Phase One of Brain Development
The first phase of brain development in babies is neurogenesis. During neurogenesis, new neurons are formed in the brain. Neurons are nerve cells that conduct electrical impulses throughout the body. In babies, more than 100 billion neurons are formed before birth, with as many as 50,000 neurons being formed every second during fetal brain development. These newly developed neurons allow the infant brain to link events to memories that occur at the same time. This is known as integration. This process continues after the baby is born into adulthood.
Phase Two of Brain Development
The second phase of brain development in babies is neural migration, also known as neuronal migration. In neural migration, the newly formed neurons in the brain are relocated to different areas of the brain dependant on their assigned function. Neural migration can occur in three different ways: radial neural migration, tangential neural migration or multipolar migration. This process begins while a baby is still in the womb and ends around its 10th month of life.
Phase Three of Brain Development
The third phase of brain development in babies is called myelination. Myelin is the coating that covers each neuron's axon, which is a long, arm-like fiber that protrudes from the neuron. Myelin forms a protective sheath around the neuron that keeps it from harm and allows it to be more effective in transmitting signals to other neurons. Myelination begins in the developing fetus and continues through a child’s teenage years.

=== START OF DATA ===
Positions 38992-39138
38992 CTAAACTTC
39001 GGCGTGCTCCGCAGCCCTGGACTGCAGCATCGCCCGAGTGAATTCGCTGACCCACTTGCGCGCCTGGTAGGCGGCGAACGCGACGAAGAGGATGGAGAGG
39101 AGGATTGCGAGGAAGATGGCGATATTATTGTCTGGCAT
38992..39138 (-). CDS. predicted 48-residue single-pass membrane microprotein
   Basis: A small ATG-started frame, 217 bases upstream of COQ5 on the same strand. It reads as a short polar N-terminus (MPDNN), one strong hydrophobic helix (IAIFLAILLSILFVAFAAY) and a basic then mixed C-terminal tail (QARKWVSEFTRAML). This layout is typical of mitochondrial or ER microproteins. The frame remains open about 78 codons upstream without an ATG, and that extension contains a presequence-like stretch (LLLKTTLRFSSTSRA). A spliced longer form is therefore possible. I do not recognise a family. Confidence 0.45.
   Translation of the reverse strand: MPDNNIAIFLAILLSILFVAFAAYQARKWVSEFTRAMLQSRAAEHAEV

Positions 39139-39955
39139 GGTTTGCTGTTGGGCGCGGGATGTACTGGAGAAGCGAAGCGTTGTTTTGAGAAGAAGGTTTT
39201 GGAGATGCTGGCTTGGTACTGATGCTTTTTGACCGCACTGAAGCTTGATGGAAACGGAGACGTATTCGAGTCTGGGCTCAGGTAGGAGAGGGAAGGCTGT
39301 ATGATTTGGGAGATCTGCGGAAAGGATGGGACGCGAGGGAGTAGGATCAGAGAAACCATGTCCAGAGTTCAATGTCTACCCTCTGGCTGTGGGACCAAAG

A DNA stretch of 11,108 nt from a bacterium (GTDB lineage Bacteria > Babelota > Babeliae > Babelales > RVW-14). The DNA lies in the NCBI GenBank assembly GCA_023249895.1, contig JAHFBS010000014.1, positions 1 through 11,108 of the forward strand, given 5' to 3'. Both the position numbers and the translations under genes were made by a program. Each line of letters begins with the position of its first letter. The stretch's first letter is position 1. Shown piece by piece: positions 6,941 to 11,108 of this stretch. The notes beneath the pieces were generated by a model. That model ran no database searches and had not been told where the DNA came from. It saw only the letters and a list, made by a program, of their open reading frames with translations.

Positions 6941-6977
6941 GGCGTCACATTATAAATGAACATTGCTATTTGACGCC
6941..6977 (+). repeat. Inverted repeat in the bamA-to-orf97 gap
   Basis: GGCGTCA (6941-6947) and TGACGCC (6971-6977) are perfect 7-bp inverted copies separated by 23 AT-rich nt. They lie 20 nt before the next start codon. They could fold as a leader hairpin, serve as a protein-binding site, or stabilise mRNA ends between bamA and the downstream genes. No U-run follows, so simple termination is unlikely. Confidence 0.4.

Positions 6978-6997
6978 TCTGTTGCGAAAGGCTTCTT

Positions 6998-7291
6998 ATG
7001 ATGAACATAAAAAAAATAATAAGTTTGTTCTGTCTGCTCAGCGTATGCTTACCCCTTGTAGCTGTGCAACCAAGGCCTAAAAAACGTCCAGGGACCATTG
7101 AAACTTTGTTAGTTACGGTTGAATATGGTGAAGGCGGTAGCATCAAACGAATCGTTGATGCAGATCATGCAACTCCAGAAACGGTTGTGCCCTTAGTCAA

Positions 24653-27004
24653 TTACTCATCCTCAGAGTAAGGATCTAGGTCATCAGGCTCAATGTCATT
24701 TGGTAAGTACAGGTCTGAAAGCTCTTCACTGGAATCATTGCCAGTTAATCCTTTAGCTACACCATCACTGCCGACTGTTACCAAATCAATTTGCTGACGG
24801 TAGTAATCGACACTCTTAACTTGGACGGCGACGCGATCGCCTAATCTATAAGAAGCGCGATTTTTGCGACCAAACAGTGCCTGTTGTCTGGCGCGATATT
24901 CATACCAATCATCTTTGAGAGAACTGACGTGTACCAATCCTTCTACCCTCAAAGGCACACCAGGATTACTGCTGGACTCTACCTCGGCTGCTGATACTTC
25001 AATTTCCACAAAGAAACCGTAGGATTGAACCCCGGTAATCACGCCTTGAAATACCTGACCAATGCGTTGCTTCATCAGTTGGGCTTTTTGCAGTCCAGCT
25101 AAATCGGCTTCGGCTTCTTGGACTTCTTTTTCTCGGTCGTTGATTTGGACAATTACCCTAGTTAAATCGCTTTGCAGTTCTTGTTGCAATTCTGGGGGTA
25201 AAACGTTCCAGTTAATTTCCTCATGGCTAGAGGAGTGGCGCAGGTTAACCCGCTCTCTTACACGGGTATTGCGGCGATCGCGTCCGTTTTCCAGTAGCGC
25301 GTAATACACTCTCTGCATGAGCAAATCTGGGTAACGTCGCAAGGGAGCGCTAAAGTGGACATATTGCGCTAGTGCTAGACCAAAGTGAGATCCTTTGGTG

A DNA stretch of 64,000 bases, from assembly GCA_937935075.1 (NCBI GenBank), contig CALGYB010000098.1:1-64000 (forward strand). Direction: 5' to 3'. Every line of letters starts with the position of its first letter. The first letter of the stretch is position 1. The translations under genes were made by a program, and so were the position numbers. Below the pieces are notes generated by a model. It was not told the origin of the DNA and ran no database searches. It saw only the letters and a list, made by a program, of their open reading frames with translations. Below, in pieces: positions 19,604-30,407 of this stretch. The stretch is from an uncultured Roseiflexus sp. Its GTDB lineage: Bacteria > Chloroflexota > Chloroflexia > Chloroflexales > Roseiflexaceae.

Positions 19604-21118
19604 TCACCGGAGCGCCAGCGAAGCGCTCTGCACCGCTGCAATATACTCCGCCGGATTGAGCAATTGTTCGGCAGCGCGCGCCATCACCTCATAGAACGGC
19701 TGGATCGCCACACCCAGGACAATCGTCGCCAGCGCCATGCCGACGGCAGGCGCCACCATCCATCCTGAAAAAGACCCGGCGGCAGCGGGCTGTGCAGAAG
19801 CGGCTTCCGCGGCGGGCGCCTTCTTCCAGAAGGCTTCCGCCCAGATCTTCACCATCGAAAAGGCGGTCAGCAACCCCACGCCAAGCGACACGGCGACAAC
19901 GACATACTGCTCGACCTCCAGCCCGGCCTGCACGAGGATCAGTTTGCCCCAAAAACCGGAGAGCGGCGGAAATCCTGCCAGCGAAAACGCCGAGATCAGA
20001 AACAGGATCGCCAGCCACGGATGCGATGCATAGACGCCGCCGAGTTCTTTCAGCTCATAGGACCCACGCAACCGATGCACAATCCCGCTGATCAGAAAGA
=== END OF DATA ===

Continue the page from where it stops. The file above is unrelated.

Phase Four of Brain Development
Synaptogenesis is the fourth phase of brain development in babies. Synapses are the spaces where two neurons connect. When an infant is born, each neuron has 2,500 synapses, which totals 50 trillion synapses in the infant brain. By the age of 1, this number increases to 15,000 synapses per neuron for a total of 1,000 trillion synapses. Synaptogenesis is the formation of new synapses. When synapses are created to a high degree through new experiences, they allow the central nervous system to send and receive messages much more quickly between nerve cells. Like neurogenesis, synaptogenesis continues into adulthood.
Phase Five of Brain Development
Pruning is the fifth and final phase of brain development in babies. During this phase, neurons that have become weak or obsolete due to disuse are destroyed while those that have proven to be valuable through repeated use are strengthened and given room to expand. This is also known as neural plasticity. Which neurons are pruned is based on the child’s experiences and occurs most often between the ages of 3 and 16.